3. Impact of Human Activities on the Flux of Terrestrial Sediments to the Coastal Ocean Offshore Northeastern Taiwan

    NASA Astrophysics Data System (ADS)

    Chen, Tzu-Ting; Su, Chih-Chieh; Liu, Char-Shine; Huang, Chen-fen; Hsu, Ho-Han

    2016-04-01

    Land to ocean material fluxes play an important role in global biogeochemical cycles. Changes in sediment supply not only greatly influence the benthic environment of coastal estuaries but also might threaten human lives and properties. Artificial constructions, such as roads and reservoirs, could affect natural environments and change sediment discharges. Due to its high precipitation, steep slopes, small basin areas, and frequent flood events, Taiwan is characterized with rapid erosion rates and extremely high sediment yields. In northeastern Taiwan, the high mean annual precipitation lead to large amounts of sediments being delivered into the ocean through the Lanyang River. Since 1957, the road constructions along the Lanyang River greatly increased terrestrial sediment flux to the coastal ocean. However, its influence on offshore area is not yet clear. In this study, we combine geochemical and geophysical data to evaluate the modern sedimentation history and discuss the impact of human activities on the Ilan Shelf. The preliminary results of grain size and 210Pb analyses from five sediment cores taken from the upper South Guishan Channel indicate the existence of local differences on hydrodynamic conditions. In addition, we also applied similarity index which based on a quantitative analysis algorithm to the chirp sonar data on echo character classification and calculated continuous grain size variations of the seafloor surface sediments. By combining all geochemical and geophysical data, we may reconstruct the holistic picture of human impacts on offshore environment from sedimentology records.

  4. Coastal ocean climatology of temperature and salinity off the Southern California Bight: Seasonal variability, climate index correlation, and linear trend

    NASA Astrophysics Data System (ADS)

    Kim, Sung Yong; Cornuelle, Bruce D.

    2015-11-01

    A coastal ocean climatology of temperature and salinity in the Southern California Bight is estimated from conductivity-temperature-depth (CTD) and bottle sample profiles collected by historical California Cooperative Oceanic Fisheries Investigation (CalCOFI) cruises (1950-2009; quarterly after 1984) off southern California and quarterly/monthly nearshore CTD surveys (within 30 km from the coast except for the surfzone; 1999-2009) off San Diego and Los Angeles. As these fields are sampled regularly in space, but not in time, conventional Fourier analysis may not be possible. The time dependent temperature and salinity fields are modeled as linear combinations of an annual cycle and its five harmonics, as well as three standard climate indices (El Niňo-Southern Oscillation (ENSO), Pacific Decadal Oscillation (PDO), North Pacific Gyre Oscillation (NPGO)), the Scripps Pier temperature time series, and a mean and linear trend without time lags. Since several of the predictor indices are correlated, the indices are successively orthogonalized to eliminate ambiguity in the identification of the contributed variance of each component. Regression coefficients are displayed in both vertical transects and horizontal maps to evaluate (1) whether the temporal and spatial scales of the two data sets of nearshore and offshore observations are consistent and (2) how oceanic variability at a regional scale is related to variability in the nearshore waters. The data-derived climatology can be used to identify anomalous events and atypical behaviors in regional-scale oceanic variability and to provide background ocean estimates for mapping or modeling.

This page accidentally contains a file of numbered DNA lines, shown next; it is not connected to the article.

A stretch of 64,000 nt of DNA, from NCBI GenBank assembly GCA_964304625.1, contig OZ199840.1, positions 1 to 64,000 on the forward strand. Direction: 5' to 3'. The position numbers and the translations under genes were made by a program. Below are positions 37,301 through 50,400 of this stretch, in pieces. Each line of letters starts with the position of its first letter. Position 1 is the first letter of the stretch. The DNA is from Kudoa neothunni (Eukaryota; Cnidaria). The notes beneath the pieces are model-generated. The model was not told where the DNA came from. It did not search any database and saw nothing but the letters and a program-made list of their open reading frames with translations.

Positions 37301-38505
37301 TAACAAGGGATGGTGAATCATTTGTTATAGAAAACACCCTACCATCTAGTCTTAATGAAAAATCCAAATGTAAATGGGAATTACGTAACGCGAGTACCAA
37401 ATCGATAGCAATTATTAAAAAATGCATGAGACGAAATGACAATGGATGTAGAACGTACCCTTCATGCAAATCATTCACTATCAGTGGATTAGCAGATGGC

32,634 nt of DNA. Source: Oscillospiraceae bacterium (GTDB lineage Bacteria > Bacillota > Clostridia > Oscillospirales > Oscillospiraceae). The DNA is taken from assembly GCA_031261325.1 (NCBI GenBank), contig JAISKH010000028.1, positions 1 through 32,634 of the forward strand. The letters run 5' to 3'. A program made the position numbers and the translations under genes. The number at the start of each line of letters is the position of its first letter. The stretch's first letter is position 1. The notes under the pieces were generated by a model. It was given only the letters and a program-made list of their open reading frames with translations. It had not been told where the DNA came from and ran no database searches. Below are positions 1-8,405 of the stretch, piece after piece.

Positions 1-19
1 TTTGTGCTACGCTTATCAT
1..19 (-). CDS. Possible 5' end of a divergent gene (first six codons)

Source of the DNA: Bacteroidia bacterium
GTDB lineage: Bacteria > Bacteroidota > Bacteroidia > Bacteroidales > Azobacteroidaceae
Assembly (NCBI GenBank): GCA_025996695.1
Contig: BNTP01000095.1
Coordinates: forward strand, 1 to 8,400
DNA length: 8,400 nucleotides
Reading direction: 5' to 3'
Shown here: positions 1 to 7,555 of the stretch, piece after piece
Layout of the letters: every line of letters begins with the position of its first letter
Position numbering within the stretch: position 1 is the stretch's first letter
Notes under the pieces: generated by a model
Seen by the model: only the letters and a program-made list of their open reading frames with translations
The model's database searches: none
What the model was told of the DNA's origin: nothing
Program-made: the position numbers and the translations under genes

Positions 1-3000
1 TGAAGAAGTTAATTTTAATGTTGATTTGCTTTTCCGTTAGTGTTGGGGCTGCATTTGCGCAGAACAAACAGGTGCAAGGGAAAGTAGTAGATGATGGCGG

5. New Scientific Applications for Ocean, Coastal, Land and Ice Remote Sensing with ENVISAT Radar Altimeter Individual Echoes

    NASA Astrophysics Data System (ADS)

    Gommenginger, C.; Challenor, P.; Gomez-Enri, J.; Quartly, G.; Srokosz, M.; Berry, P. A. M.; Garlick, J.; Cotton, D.; Carter, D.; Rogers, C.; Haynes, S.; LeDuc, I.; Pilar Milagro, M.; Benveniste, J.

    2006-07-01

    The Radar Altimeter on ENVISAT (RA-2) is the first space borne altimeter to provide average waveforms at two radar frequencies as well as bursts of up to 2000 individual echo samples at Ku band, in addition to standard altimeter geophysical products. This paper presents results of a recent study which investigates new scientific applications for ocean, land and ice remote sensing using ENVISAT RA-2 individual echoes. Examples of new applications include the possible use of RA-2 individual waveforms phase measurements to derive new ocean wave spectrum information and the development of improved re-tracking algorithms for rapidly varying land and ice surfaces. Analyses of bursts of individual echoes indicate much greater information content and that higher spatial resolution can be obtained over non-ocean surfaces than previously thought possible. Averaged waveform data at Ku and S band serve also to examine the change of response of ocean and land/ice surfaces with radar wavelength, with implications for a wide range of applications including vegetation and texture studies over land/ice, as well as for rain cell and improved sea state measurements over the ocean and the coastal zone.